Hope and Bruce Terrell represent two sides of Red Bay, Ala.

Bruce is one of hundreds of workers laid off in this small Alabama-Mississippi border town. He lost his job at Tiffin Motor Homes Inc., makers of high-end luxury coaches, in October and has been unable to find work. He keeps busy as a youth pastor at his church. His unemployment benefits, extended once, run out in July, according to the Florence, Ala., Times Daily.

On the other hand, Hope has been able to keep her job at pet food maker, Sunshine Mills, another key employer in Red Bay.

“If we can make it with what I make, we’re hoping he can stay on,” Hope said.

Red Bay lost nearly a third of its jobs in the past year, by some estimates, because of the recession that dragged down the RV and mobile home markets, which make up the bulk of employment in this town of 3,256 residents.

Since mid-2007, the RV industry nationwide has shed more than half of its work force, and since 2001, shipments of mobile homes decreased by more than half, according to industry data.

Red Bay’s main employer is Tiffin. Other major employers are Sunshine Homes, a mobile home manufacturer, Sunshine Mills and Gates Rubber Co.

“The whole RV industry is in the worst depression it’s been in,” Tim Tiffin, general manager and son of founder, Bob Tiffin, said at his office in the Tiffin complex.

Tiffin’s work force decreased 50% from its peak, he estimated. Production has decreased 70% from its peak.

At its peak two years ago, the factory produced 13 coaches per day. Now, that number is four, up from the three per day this winter and spring.

Still, Tiffin sees the mild upswing as a “bounce from the bottom – three weeks, it could be different.”

“At four per day, it’s not conducive to what we need to do,” Tiffin said.

Ray Forester, general manager at Sunshine Homes, said though there was a greater demand for mobile homes, frozen credit has slowed the industry.

In the past year, shift work declined to four homes a day four days a week from a peak of six homes per day during a five-day work week.

The 2008 federal Troubled Asset Relief Program, or TARP, was supposed to loosen credit, but “financing has not loosened up at all,” Forester said.

The plant laid off 35% of its work force – about 60 positions within the past year – something he said he was uncomfortable with discussing.

“If the Feds do something to fix the housing, it would fix the whole economy because housing drives the economy,” Forester said. “They’re not pursuing the right things.”

Sunshine Mills bypassed the current recession and tainted dog food scandals of 2007 and has not laid off any workers. “We’ve been able to maintain volume even with the slowing domestic economy,” said company President Alan Bostic through a spokesman. About 350 people are employed and, since 2008, the company has been able to hire a few more people, the spokesman said.

Sunshine Homes and Sunshine Mills are owned by the same stockholders, but are run independently. Representatives for Gates Rubber Co. did not return phone calls seeking comment.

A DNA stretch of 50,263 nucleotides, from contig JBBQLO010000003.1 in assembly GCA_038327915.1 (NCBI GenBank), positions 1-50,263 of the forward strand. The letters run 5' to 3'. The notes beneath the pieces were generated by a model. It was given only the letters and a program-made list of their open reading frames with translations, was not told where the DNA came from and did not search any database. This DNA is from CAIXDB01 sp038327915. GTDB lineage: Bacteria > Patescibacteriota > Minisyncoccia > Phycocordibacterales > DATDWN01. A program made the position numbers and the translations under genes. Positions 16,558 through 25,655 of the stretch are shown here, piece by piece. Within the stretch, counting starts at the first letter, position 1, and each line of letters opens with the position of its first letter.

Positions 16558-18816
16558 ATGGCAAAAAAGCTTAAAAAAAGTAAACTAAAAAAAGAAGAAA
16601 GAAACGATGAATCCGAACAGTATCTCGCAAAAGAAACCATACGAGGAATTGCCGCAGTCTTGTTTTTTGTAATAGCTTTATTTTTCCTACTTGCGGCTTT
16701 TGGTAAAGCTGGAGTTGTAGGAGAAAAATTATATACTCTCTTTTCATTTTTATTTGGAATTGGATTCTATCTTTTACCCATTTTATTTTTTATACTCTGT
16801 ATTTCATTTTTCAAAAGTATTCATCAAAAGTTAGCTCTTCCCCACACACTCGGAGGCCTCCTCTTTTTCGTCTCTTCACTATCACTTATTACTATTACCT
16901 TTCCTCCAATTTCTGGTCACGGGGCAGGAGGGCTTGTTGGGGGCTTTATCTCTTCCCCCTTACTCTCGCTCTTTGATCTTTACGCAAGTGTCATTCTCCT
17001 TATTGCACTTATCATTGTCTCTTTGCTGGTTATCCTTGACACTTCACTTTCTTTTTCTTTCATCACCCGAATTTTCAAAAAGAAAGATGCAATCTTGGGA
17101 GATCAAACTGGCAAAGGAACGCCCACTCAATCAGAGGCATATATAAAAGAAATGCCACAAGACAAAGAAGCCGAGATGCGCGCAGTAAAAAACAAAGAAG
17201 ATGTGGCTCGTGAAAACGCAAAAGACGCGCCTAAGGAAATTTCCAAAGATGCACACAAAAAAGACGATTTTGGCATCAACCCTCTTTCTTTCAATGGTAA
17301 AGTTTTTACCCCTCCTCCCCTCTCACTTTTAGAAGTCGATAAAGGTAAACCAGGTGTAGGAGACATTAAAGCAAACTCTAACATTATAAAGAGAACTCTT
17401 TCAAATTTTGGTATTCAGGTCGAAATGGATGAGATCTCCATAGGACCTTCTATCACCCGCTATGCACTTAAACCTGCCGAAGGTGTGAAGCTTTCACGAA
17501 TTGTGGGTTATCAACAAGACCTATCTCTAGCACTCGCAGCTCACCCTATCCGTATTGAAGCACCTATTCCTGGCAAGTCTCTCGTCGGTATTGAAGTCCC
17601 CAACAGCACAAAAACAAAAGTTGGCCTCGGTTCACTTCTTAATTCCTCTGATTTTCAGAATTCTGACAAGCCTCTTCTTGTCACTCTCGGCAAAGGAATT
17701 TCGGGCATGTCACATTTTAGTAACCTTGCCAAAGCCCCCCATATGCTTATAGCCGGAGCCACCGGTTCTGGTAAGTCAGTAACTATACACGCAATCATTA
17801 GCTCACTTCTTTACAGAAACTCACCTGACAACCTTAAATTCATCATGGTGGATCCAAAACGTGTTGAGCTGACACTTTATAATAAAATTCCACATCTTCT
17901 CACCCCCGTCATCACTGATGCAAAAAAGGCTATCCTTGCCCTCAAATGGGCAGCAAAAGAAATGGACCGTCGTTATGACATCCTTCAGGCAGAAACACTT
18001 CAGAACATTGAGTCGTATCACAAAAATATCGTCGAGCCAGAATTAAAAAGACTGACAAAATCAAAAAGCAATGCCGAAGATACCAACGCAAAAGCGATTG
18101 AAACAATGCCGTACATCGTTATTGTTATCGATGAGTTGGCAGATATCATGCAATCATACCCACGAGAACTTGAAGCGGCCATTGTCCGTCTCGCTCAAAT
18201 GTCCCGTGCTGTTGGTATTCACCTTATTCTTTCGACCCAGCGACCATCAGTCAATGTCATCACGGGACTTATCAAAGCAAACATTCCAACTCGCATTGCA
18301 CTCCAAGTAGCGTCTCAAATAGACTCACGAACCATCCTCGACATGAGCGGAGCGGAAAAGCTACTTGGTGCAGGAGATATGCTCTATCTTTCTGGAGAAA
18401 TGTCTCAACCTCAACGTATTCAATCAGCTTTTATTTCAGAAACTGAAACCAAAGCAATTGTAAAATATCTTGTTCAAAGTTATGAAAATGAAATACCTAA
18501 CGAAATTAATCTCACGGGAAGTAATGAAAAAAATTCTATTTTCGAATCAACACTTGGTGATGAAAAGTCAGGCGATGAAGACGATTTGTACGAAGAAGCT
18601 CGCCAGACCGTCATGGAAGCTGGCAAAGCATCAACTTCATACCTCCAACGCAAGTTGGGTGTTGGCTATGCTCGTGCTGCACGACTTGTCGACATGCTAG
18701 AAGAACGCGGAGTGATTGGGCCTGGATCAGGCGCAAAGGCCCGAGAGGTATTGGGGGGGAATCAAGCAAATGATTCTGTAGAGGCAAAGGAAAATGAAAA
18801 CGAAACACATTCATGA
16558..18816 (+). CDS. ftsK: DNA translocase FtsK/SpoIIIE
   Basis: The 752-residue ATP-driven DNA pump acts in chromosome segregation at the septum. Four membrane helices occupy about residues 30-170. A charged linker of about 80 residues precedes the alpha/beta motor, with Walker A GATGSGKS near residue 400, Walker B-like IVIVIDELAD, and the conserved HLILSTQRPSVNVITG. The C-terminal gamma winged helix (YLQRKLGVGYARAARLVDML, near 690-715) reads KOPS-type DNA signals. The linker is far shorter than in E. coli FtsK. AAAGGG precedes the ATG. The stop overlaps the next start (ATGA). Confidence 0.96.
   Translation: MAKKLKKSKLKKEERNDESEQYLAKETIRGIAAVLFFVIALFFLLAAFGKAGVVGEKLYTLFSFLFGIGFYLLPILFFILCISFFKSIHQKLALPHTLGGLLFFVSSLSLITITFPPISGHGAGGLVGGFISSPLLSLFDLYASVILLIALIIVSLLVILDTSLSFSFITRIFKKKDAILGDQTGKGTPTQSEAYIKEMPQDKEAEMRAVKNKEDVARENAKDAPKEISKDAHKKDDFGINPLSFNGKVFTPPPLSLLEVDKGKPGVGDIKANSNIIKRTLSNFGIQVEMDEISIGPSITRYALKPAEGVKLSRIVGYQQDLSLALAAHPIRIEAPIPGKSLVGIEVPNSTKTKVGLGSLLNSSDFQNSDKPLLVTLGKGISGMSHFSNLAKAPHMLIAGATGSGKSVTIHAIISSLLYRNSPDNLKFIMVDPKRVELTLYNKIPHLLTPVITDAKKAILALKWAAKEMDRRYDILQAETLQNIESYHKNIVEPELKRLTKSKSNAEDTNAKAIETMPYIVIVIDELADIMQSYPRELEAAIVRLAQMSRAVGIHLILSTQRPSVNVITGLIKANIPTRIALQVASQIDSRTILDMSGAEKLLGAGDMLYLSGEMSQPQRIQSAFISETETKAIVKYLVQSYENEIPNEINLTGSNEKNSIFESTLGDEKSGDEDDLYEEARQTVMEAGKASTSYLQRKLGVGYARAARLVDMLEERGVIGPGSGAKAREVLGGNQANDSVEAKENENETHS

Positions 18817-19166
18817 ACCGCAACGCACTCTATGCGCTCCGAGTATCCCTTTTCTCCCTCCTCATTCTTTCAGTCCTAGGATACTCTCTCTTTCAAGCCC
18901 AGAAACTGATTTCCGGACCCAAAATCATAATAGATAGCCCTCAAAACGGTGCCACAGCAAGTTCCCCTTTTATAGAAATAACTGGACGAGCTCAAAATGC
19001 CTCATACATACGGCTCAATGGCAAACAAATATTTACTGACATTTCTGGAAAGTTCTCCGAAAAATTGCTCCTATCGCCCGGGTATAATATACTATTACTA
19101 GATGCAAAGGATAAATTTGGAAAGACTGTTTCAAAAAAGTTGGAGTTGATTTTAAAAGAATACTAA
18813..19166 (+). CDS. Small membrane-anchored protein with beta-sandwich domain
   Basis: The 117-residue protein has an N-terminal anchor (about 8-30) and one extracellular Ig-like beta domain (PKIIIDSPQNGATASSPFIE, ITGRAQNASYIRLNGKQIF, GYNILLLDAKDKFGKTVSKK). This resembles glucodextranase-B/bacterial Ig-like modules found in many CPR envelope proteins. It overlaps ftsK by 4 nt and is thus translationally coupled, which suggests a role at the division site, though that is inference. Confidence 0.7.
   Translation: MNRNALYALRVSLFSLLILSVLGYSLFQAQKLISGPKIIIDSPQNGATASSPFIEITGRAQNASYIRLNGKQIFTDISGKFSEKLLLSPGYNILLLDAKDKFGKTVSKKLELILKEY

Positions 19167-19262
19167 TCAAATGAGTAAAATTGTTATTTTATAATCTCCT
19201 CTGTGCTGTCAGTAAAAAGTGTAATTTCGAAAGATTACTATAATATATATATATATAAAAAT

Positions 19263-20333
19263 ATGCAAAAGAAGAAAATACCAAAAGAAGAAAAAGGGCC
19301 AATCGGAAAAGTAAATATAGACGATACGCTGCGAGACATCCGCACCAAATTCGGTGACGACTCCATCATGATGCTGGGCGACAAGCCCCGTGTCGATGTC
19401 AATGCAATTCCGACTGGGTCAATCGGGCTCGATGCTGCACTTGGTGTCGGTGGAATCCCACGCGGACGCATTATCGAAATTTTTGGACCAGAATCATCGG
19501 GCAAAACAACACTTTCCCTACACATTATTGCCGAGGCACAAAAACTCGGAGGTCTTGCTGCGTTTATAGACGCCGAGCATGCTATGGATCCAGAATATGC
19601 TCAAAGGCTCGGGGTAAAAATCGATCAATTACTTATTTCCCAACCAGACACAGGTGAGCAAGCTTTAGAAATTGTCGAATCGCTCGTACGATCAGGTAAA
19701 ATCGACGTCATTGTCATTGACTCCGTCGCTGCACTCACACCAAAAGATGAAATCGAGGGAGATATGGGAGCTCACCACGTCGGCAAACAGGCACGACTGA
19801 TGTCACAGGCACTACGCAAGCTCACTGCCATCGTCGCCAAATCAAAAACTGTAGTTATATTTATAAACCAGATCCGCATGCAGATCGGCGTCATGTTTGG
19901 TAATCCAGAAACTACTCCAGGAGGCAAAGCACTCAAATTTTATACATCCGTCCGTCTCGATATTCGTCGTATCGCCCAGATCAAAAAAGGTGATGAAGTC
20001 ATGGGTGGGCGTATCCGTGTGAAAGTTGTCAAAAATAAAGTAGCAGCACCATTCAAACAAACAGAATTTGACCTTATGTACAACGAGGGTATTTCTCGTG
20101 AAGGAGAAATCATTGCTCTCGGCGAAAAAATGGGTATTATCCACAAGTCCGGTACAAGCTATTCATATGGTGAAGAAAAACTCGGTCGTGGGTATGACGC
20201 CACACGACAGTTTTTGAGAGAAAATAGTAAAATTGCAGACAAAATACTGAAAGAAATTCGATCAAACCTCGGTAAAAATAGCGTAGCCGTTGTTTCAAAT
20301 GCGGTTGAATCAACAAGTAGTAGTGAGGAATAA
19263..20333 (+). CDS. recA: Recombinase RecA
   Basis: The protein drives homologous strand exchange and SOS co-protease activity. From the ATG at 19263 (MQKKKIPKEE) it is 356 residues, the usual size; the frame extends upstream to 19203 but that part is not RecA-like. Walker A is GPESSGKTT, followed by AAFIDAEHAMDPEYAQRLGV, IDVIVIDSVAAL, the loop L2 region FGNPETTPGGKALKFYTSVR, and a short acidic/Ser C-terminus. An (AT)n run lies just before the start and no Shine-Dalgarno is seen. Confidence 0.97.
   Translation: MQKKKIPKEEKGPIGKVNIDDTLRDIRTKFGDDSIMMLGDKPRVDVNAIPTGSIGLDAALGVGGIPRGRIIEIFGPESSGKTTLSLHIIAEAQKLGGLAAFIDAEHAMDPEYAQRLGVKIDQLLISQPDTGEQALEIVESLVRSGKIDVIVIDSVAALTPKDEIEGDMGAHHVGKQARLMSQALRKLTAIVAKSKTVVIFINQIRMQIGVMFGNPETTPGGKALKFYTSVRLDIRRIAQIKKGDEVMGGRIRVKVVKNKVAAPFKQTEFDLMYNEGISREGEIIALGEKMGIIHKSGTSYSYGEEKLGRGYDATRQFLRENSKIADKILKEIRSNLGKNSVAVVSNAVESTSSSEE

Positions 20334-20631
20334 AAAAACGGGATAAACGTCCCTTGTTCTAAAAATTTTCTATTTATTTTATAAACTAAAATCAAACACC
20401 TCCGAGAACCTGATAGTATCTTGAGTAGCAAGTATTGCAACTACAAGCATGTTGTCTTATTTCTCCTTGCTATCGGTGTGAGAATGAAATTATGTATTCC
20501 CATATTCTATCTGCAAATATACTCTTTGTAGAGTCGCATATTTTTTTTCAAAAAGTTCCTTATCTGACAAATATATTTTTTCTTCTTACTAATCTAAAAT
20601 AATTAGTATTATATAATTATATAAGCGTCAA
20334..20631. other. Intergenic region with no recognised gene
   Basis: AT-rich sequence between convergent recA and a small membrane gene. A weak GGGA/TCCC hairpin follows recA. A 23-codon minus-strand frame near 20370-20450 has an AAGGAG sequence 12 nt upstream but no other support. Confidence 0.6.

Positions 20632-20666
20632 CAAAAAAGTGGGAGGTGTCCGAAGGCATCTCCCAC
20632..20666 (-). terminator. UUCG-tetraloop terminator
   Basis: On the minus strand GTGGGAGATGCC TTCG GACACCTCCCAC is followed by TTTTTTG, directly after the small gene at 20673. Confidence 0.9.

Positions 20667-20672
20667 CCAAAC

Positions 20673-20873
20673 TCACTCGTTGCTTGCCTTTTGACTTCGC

Many Red Bay residents say they know someone who was laid off – a brother who went back to school and now works across the valley for a satellite TV company, a father who took retirement after working for a year and who now collects Social Security.

Many unemployed find their way to Weatherfod Library, where librarian Linda Ezzell estimates up to a dozen individuals per day use the computers to work on resumes, search for jobs or follow up on leads. When the layoffs first started, there was a rush of patrons, replaced by a steady stream now, she said.

“People are seeing just a little glimmer of hope that maybe the economy is swinging back,” said Red Bay Mayor Bobby Forsythe. “Even though it may be minute.”

During the winter and spring, monthly sales tax collection fell as much as 18% over the previous year. Recent sales tax collections are nearly on par with 2008.

Even with the uptick in sales tax and RV production, Forsythe said, “There are still many people hurting here in Red Bay that have lost their jobs. I don’t want to paint a rosy picture that people are employed here and making plenty of money,”

Tiffin’s downsizing has had a trickle-down effect with dealers going under and suppliers struggling.

“It’s taken a year to get to this level,” he said. “I don’t see it getting a whole lot better for another year.”

Tiffin estimated 15 to 20 local suppliers also are affected through the trickle-down effect. He declined to name the suppliers.

Progress, however, has been made. “Much of the distressed merchandise has been sold off,” Tiffin said. Distressed refers to coaches left over when a dealership goes out of business.

Until dealers get wholesale financing, Tiffin said financing will remain the same: difficult for consumers at best.

Like the auto industry, tightened credit markets mean greater restrictions for the borrowing public. Down payments of up to 20% can be difficult when buying a car, but when the vehicle can cost as much as a home, that adds to the difficulty.

Fuel prices that tick upwards during the summer also affect the business.

“People who could buy a coach two years ago cannot buy one now,” Tiffin said. “If fuel prices run back up, that’s just going to throw us back down on the mat again.”